The title is nebulous and wide ranging. The people who fill the roles rarely speak publicly.
Analysts — on offense, defense and in general — dot support staffs of college football programs around the country. But what are they?
The NCAA rulebook doesn’t give a firm definition. Analysts fall under a category beyond the “countable” 10 assistants each program is allotted. They’re lumped in with other sport-related “noncoaching staff members” like directors of operations, administrative assistants, quality control personnel and video coordinators.
The NCAA is investigating Nebraska in part for improper use of special teams analyst Jonathan Rutledge, who was let go in January.
During practices and games, analysts by rule may observe the proceedings and interact with coaches. What they can’t do at those times is engage in any “coaching activities” with players. That includes skill instruction, strategy planning and participating in drills.
Analysts may be in game huddles as long as no coaching occurs. They are allowed to offer “words of encouragement” in such a setting.
Ted Monachino — a former defensive analyst at Missouri who is now the Atlanta Falcons’ linebackers coach — told the St. Louis Post-Dispatch in 2018 his role during workouts was to assist, support and simplify whenever possible.
“I can’t give any instruction to a player on the field,” Monachino said then. “Now I can stand back and point out big things effortwise, but I can’t really coach on the field. Now in the building, when I walk by guys I can talk football with them. They can come watch tape. They can do a lot of things.
“But out there on the grass I can’t (coach). The majority of my time has been in film study. It’s been a great lab for me.”
The analyst position barely existed in college football a decade ago, but has become an edge for big-budget programs.
There is no limit to how many a team can have — Alabama, for example, lists 11. Nebraska carries seven. Much of their responsibility often focuses on creating detailed game plans that traditional coaches don’t have time to do.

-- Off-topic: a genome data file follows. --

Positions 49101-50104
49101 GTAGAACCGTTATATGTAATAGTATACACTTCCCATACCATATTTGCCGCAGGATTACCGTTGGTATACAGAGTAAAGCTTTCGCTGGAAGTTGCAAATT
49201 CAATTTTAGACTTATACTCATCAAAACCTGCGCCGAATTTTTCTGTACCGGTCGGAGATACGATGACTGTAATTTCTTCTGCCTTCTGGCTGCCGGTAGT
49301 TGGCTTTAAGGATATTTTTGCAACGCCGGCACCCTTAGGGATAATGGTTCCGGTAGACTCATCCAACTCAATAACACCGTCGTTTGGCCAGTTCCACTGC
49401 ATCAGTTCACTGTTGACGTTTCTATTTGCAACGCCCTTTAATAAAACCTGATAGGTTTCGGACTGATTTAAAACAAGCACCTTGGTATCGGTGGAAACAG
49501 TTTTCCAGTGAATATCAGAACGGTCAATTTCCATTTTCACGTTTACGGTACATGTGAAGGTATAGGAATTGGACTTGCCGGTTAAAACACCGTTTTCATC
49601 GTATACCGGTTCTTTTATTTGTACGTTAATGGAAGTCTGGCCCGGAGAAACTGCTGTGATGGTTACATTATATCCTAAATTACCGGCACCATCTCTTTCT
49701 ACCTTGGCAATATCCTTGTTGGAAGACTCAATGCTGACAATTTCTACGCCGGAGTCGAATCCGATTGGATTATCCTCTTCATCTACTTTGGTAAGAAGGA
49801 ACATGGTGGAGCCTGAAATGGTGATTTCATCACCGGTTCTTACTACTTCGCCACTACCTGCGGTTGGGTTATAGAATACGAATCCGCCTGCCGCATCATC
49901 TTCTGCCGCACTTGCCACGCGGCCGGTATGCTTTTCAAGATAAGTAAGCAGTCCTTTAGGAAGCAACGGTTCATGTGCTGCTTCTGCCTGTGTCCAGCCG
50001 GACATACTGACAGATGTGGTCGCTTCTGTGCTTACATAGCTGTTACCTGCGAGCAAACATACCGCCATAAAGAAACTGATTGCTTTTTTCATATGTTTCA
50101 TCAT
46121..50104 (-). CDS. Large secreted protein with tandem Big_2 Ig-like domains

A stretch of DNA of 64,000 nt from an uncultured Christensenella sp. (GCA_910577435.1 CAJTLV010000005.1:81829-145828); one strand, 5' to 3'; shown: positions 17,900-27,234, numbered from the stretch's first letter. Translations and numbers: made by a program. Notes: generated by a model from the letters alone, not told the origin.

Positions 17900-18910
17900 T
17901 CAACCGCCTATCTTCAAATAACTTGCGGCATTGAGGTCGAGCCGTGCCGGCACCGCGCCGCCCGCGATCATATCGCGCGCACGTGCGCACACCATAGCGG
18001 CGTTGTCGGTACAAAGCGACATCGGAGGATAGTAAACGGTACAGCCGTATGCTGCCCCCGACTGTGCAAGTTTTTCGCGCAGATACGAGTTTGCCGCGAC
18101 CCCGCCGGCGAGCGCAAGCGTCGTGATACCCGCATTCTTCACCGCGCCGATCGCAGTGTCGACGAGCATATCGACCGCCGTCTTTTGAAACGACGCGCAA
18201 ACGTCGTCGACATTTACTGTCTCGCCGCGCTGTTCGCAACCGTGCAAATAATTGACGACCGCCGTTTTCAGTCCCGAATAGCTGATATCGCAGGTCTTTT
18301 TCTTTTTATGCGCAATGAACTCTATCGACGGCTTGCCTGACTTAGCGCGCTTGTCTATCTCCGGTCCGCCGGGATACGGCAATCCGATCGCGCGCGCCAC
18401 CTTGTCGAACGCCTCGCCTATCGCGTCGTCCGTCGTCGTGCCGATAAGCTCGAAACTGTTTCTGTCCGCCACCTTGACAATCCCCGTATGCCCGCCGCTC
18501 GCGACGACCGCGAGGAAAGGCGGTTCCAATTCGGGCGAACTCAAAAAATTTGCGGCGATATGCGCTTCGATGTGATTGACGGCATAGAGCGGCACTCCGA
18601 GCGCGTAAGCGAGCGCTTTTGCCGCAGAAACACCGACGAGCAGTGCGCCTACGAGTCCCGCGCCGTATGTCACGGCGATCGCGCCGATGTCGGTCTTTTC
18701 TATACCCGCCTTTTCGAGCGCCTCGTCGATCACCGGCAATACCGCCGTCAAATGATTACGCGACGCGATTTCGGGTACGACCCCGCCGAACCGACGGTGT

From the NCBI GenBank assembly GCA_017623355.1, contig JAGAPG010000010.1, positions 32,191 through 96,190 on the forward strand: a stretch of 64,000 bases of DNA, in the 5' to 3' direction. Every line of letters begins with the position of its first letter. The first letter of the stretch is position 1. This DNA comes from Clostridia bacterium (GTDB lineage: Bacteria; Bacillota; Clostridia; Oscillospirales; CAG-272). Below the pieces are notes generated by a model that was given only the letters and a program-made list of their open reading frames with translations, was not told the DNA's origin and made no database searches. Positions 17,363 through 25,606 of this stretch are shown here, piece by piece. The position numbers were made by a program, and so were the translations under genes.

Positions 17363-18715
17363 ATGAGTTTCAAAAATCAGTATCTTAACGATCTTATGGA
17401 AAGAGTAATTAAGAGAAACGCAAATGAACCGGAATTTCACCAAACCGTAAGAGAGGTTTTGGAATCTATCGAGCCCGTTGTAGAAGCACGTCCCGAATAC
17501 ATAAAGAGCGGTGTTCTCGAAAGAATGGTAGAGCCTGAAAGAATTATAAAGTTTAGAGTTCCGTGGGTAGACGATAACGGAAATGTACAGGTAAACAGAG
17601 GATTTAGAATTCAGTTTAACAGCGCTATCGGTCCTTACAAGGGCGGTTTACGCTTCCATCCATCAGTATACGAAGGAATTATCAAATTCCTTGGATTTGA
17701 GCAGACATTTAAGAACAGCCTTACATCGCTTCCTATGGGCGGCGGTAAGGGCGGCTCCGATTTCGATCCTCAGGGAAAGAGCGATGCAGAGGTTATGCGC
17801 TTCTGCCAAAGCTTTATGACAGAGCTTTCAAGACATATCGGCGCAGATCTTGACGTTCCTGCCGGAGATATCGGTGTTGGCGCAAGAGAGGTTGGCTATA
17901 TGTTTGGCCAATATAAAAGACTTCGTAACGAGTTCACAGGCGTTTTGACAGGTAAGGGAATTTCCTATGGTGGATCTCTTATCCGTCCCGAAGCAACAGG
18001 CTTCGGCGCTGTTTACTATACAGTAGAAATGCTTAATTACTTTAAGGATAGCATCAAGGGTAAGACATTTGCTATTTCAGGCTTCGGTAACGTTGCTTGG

Nebraska offensive coordinator Matt Lubick said Wednesday that the Huskers’ analysts have a range of jobs including scouting opponents, keeping the team organized and providing ideas — especially in the offseason. Traditional staff give them projects to research and study.
“You can’t have enough wisdom in the room,” Lubick said. “We’re lucky here where we’ve got some experienced analysts that bring a lot of credibility, a lot of knowledge, a lot of expertise. We need all the help we can get like everybody else does, and it made us better.”
Analyst backgrounds can vary greatly.
Nebraska employed Bill McGovern in 2020 as a defensive analyst after the coach was not retained by the New York Giants as an assistant. The Chicago Bears hired him as their linebackers coach in January.
Perhaps the most notable example of a coach “rehabbing” as an analyst is Michael Locksley, who was Maryland’s interim head coach in 2015 before joining Alabama in a behind-the-scenes role in 2016. He was the Tide’s offensive coordinator two years later before returning to Maryland as coach in 2019.
Nebraska has four offensive analysts in Ron Brown, Frank Verducci, Mike Cassano and Keanon Lowe, and two defensive analysts in Bill Busch and Bobby Maffei. Each has some on-field coaching experience, with Busch the most notable offseason hire as a special-teams mind following three seasons at LSU.
The team also carries recruiting analyst Dan Dillon, who is the son of Nebraska’s director of player personnel, Sean Dillon.
NU defensive back Isaac Gifford said Monday that Busch has made an impact on the team’s retooled special teams, which is coordinated by outside linebackers coach Mike Dawson.
“He’s made a big impact, too,” Gifford said of Busch. “He’s behind the scenes with Dawson, but he’s giving you advice, showing you what to do, he’s studying that film and bringing everything to the table.”